Links in the discussion text will either open a (small) new browser window with a definition
or take you to another web page with more information.
A more complete Weather & Hydrologic Glossary is Available Here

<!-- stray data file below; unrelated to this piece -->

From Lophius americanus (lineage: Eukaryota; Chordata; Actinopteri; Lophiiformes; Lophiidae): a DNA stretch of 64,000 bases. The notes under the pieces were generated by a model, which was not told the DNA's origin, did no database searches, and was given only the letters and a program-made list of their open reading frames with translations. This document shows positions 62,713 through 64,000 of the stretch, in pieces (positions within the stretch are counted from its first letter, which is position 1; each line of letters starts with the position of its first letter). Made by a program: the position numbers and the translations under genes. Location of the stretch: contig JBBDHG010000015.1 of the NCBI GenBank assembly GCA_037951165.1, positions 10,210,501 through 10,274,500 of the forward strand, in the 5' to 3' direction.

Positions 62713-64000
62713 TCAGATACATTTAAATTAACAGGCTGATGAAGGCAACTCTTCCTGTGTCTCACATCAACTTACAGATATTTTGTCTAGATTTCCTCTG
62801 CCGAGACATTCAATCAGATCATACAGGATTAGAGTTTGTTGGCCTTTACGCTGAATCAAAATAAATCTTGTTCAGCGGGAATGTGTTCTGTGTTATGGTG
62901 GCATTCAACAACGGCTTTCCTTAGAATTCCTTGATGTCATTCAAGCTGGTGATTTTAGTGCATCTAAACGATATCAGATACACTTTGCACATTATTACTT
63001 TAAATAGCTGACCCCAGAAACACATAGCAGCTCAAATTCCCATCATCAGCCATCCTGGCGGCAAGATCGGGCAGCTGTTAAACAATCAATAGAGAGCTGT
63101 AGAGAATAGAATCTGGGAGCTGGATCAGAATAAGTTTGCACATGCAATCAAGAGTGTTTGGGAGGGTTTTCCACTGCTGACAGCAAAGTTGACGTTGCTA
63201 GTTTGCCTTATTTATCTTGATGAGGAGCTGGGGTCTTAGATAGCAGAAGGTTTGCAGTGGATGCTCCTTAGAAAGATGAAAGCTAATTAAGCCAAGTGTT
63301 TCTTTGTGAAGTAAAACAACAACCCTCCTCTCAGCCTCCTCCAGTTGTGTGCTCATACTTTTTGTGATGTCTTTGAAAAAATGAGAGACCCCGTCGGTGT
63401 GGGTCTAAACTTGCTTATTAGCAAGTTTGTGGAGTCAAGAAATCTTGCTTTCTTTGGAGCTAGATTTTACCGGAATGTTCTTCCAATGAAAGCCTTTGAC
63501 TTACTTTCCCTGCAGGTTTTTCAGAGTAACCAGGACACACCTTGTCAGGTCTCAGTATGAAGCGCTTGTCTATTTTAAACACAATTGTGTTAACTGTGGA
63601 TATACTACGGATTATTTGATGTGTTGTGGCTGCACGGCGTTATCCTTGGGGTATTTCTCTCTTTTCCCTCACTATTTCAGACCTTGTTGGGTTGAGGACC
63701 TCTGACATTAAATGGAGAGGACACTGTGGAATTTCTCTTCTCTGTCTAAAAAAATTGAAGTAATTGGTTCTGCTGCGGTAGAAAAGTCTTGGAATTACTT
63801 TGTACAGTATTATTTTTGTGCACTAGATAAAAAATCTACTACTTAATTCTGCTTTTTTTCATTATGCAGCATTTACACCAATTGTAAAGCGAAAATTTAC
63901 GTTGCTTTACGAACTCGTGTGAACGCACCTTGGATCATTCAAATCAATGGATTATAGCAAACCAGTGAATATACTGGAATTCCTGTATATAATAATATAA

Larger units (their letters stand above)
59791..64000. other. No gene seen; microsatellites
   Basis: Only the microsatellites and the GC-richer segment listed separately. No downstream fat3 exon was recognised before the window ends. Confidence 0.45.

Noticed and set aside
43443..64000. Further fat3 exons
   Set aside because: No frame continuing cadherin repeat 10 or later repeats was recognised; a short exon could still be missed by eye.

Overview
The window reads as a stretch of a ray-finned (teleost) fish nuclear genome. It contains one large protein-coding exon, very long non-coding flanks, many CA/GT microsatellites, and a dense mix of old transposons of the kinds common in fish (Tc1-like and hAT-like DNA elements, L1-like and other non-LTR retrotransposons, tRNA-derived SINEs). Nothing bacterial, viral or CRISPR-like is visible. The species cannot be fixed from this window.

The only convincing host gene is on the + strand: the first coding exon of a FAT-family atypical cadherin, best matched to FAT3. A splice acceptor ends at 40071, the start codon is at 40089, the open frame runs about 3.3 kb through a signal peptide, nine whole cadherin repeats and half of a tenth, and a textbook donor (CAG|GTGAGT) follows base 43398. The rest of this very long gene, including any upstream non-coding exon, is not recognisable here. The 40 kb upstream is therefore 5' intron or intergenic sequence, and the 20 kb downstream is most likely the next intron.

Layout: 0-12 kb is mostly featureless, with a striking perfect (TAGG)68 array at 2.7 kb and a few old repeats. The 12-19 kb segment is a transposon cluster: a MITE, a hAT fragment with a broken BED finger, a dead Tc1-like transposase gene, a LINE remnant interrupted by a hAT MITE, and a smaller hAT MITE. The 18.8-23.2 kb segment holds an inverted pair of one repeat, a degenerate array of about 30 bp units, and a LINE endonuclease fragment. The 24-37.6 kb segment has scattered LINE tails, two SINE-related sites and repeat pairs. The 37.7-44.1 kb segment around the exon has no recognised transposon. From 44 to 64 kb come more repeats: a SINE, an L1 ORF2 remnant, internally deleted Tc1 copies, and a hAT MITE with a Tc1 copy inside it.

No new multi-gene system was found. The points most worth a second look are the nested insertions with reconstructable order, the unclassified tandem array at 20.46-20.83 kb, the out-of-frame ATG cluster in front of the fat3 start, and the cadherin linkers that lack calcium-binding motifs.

448 AGUS74 KFWR 031613 HMDFWR HYDROMETEOROLOGICAL DISCUSSION NATIONAL WEATHER SERVICE...WEST GULF RFC...FORT WORTH TX 1113 AM CDT SAT OCT 3 2015 VALID OCTOBER 3 THROUGH OCTOBER 8 ...DRY CONDITIONS EXPECTED OVER MOST OF TEXAS THROUGH EARLY NEXT WEEK WHILE RAIN FALLS OVER NEW MEXICO AND SOUTHERN COLORADO... ...METEOROLOGICAL DISCUSSION... An upper level ridge of high pressure continues to dominate the weather over Texas this morning, while a series of storms systems affect the west. A northwesterly upper air flow has pushed a wave of cooler, drier air into Texas. Through this weekend, the upper level ridge over east Texas will persist, and will continue to produce dry conditions over most of Texas into the first half of next week. But a low pressure system extends from Wyoming into eastern New Mexico this morning, and this trough has been producing showers and thunderstorms from northwest Oklahoma through the Texas panhandle into eastern and southern New Mexico through the morning. Meanwhile, a new storm system is moving across Oregon. This low will be moving southward to a position along the California coastline Sunday afternoon. As this occurs additional moisture from the eastern Pacific Ocean will be streaming northward and will move over New Mexico. This will result in showers and a few thunderstorms continuing over a good part of New Mexico and far west Texas through the weekend into next week. The closed low over the west will be slow moving and will cross southern California and southern Nevada into Arizona by Wednesday morning. So while east Texas and western Louisiana remain dry, precipitation will continue over New Mexico, southern Colorado, and west Texas into the middle of next week. Rainfall amounts in excess of 1.50 inches are possible over parts of New Mexico and southwestern Colorado over the next 5 days. By Thursday morning the upper air low will progress slowly eastward into eastern New Mexico. As this occurs the area of rain will develop eastward into more of Texas. After this five day period, the upper low is forecast to move over Texas, bringing with it the prospects of some fairly widespread rainfall. ...PRECIPITATION FORECAST... For Today into Sunday morning, Mean Areal Precipitation (MAP) amounts of 0.25 inch or more are forecast over central and eastern New Mexico into the Texas panhandle. The heaviest rain, with MAP amounts of 1.00 inch, are forecast over central New Mexico east of the Sandia Mountains. MAP amounts of less than 0.25 of an inch are forecast over northwest Texas into the panhandle, far west Texas, most of Colorado and most of New Mexico. For Sunday into Monday morning, MAP amounts of 0.25 to 0.50 inch are forecast over central and southern New Mexico, a small part of southwestern Colorado, and far west Texas. The heaviest rain, with MAP amounts of 1.00 inch, are forecast over southwestern New Mexico. MAP amounts of less than 0.25 of an inch are forecast over far west Texas, the Texas panhandle, southern Colorado and much of New Mexico. For Monday into Tuesday morning, MAP amounts of 0.25 to 0.50 inch are forecast over central and western New Mexico into southwestern Colorado, and over far west Texas. MAP amounts of less than 0.25 of an inch are forecast over the western quarter of Texas, a good part of Colorado and most of New Mexico. For Tuesday into Thursday morning, MAP amounts of 0.25 to 0.50 inch are forecast over most of New Mexico into southwestern Colorado, and for the western third of Texas. MAP amounts of less than 0.25 of an inch are forecast over the western two thirds of Texas and all of Colorado and New Mexico. Drought conditions have returned to a good part of Texas. Only the Gulf coast, far west Texas and the panhandle are free from abnormally dry conditions. Topsoil moisture has decreased over the past month, which means it will require more rainfall to fall for runoff to occur. In Texas 65% of the state is abnormally dry, with 18% in severe drought. In New Mexico, 43% of the state is also abnormally dry. Some beneficial rainfall will occur over New Mexico the next several days, and some runoff will likely occur. Elsewhere, the rainfall forecast over the next five days will not be heavy enough to cause significant runoff. ...HYDROLOGIC DISCUSSION... ...WGRFC Basins... WGRFC rivers are below bankfull. The forecast for the weekend shows little to no rainfall in Texas, keeping all the rivers in the area near normal if not below normal levels. The forecast rainfall for the next 5 days may cause some minor flooding over eastern and southern New Mexico. ...SUPPLEMENTARY GRAPHICAL INFORMATION... The following URLs (all lower case) provide additional graphical information on current and forecast hydrologic conditions, past and future precipitation, and drought and climate forecasts. This information is provided by a variety of National Weather Service, NOAA, and private sector entities. For specific information on river conditions, refer to the AHPS pages from the local NWS offices at: http://water.weather.gov/ahps/ The Flood Potential Outlook can be viewed on our webpage at: http://www.srh.noaa.gov/wgrfc/?n=wgrfcfop The West Gulf River Forecast Center is now on Facebook: http://www.facebook.com/US.NationalWeatherService.WGRFC.gov National Precipitation Analysis: http://water.weather.gov/precip/ The forecast rainfall amounts (QPF) can be viewed on our webpage at: http://www.srh.noaa.gov/wgrfc/?n=wgrfcqpfpage The US Drought Assessment: http://www.cpc.ncep.noaa.gov/products/Drought The latest on Reservoir Information for Texas: http://www.waterdatafortexas.org STORY $$